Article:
However, the most effective tactic that I’ve seen so far is footpath chicken. This is where someone walks headlong into oncoming pedestrians (pretending not to see them) so that the other pedestrians have to jump out of the way. It is a high-risk, high-return strategy. The other day I saw two salary men playing footpath chicken with each other. As the pair approached each other they built up speed to scare the other person off. Unfortunately neither of them pulled out at the last minute. They slammed into each other head-on at full speed. It was pretty funny to watch, especially because afterwards they both looked really angry but were too polite to say anything. They just stood there flaring their nostrils at each other for a few seconds before walking off.

Monday, 4 February 2013

Rule breaking deviants

Living in Japan has been an incredible experience. Every day is an exciting adventure and I’m constantly being challenged to discover new things. However Japan wasn't the easiest place to get used to. The language barrier is difficult, of course. But it was actually the small, unimportant things that were the hardest… like the fact that I can’t eat at my desk at work. Or on the streets, on trains, or in department store food courts.

At first I really wanted to fit in so I tried my best to follow all the subtle social rules. I didn’t jay walk; I avoided speaking loudly; I always apologized to others when I entered a lift; I thanked people numerous times after they did something nice for me; I gave up blowing my nose in favour of sniffing; and most difficult of all, I began eating only at approved venues and times.

A hot food stand at Ebisu station...  But you're not supposed to eat at the station?

It seemed like there were rules for every moment and every situation. Trying to follow all of them, I started feeling really repressed. Holding back all my natural instincts stressed me out and I felt like a lifeless robot. I could feel my hair turning grey with all the self-restraint.

Finally after a visit from my sister and a few well placed “you’re turning into a weirdo” comments, I realised that I was losing my mind and that I couldn’t do everything right all the time. Other foreigners told me that I needed to loosen up and that I shouldn’t try to be perfect. My Japanese friends agreed. They told me to stop worrying because no one expects me to act like I’m Japanese anyway.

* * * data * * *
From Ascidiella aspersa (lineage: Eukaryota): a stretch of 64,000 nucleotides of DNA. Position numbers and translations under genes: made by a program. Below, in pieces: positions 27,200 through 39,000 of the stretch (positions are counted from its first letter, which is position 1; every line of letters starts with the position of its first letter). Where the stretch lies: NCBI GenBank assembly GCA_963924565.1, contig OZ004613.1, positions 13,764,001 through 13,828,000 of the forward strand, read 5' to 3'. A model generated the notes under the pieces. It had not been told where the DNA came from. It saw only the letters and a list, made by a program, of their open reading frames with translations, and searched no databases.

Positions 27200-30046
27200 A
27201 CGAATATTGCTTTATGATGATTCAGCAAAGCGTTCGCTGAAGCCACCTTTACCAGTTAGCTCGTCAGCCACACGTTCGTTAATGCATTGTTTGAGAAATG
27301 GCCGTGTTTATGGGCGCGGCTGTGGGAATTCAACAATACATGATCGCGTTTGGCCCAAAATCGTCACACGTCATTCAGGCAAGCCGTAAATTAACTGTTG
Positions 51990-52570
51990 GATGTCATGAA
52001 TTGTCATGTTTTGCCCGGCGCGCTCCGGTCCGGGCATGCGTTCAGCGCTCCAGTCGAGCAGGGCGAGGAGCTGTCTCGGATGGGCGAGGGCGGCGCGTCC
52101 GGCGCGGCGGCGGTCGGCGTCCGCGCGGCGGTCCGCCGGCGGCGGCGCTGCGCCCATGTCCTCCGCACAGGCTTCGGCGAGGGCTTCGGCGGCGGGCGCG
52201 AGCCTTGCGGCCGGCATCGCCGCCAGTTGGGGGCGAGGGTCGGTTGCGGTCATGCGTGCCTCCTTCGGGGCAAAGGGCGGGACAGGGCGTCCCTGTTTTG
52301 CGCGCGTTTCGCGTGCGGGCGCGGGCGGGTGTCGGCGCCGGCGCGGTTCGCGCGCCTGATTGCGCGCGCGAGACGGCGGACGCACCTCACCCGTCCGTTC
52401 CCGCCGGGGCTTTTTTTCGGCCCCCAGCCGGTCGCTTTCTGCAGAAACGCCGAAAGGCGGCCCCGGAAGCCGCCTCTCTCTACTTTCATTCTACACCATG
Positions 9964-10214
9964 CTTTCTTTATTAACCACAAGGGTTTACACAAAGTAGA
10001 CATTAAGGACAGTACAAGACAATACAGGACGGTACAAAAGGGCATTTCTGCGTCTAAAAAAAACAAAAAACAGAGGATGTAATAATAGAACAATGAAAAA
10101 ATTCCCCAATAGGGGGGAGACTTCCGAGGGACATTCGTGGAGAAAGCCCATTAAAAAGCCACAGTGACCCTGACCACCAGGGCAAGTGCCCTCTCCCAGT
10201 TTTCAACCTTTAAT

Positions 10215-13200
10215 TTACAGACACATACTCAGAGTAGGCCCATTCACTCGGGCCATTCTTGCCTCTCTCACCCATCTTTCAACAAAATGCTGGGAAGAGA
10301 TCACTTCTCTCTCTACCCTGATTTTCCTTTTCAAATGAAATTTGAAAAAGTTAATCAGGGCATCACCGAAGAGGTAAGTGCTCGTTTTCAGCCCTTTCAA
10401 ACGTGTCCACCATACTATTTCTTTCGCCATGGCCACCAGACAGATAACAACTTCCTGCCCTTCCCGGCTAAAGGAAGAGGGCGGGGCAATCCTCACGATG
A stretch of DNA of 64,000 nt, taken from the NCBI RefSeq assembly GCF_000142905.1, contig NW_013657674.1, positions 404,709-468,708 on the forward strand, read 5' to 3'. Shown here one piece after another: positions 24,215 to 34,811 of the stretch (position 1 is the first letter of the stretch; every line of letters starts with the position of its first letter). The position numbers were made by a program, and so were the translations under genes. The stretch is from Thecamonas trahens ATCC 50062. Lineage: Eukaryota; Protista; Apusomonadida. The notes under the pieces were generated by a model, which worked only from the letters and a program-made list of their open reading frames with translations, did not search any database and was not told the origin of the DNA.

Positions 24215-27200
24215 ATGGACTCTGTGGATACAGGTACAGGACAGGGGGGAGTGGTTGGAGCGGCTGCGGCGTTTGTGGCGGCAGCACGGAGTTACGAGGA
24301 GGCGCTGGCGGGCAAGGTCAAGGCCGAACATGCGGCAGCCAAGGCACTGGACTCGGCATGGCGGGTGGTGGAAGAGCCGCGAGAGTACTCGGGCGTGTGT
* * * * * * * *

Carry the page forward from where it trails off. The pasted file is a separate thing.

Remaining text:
So I gave myself a break about following the rules. I decided that I would continue trying to follow them, but not to the point where I felt like I was losing a piece of myself. Giving up was a great decision. It has made a big difference to how comfortable I feel in Japan.

Now after almost two years in Japan, I find the rules humorous, instead of feeling crushed by them. When I’m out and about, I enjoy spotting other deviants. It’s a rare occurrence, but if I keep my eyes peeled it’s possible to catch locals breaking the rules. It gives me a thrill when I see a local doing something which is completely normal overseas but considered to be bad manners in Japan. The other day I saw a lady on the train sneakily eating bread out of her handbag. When she realised that I’d spotted her eating in public she looked guilty and embarrassed. We both knew that I’d identified her for what she was: a deviant.


Monday, 21 January 2013

Big foot attacks mens changerooms

My gym in Tokyo takes convenience to a whole new level. Every time I show up I get freshly washed gym wear, shoes, and socks. It really beats lugging a heavy gym bag on the crowded trains every day. There’s just one problem… my average sized Aussie feet are considered to be ridiculously large in Japan. With size 26.5 cm feet, I can’t fit into ladies shoes. What’s a Big Foot to do?

The answer is simple: wear mens shoes. But in reality, nothing is simple when you’re a totally conspicuous and communication-challenged foreigner like me.

At my gym the mens shoes are kept in an alcove outside the mens changeroom. The men can help themselves. It’s an honesty system and it actually works. Amazingly, no one steals the unsupervised brand-name shoes.

So, all I had to do was sneak into the mens alcove and grab the shoes…

The first time there was no problem. It was early in the morning and there weren’t many members around. I just walked straight in and took the shoes. When I finished my workout I put them back into the men’s return slot. No one saw anything. I survived a day in Japan without getting busted breaking any rules.

Unfortunately, the next time I went to the gym, there were more people hanging around. I managed to grab the shoes from the men’s alcove without getting caught, but when I went to put the shoes back, things got complicated. Just as I entered the men’s alcove, the changeroom door sprung open and a man came out. He looked very unimpressed when he saw me trespassing. He told me (in Japanese) that this was the men’s area, and that the ladies changeroom was on the other side.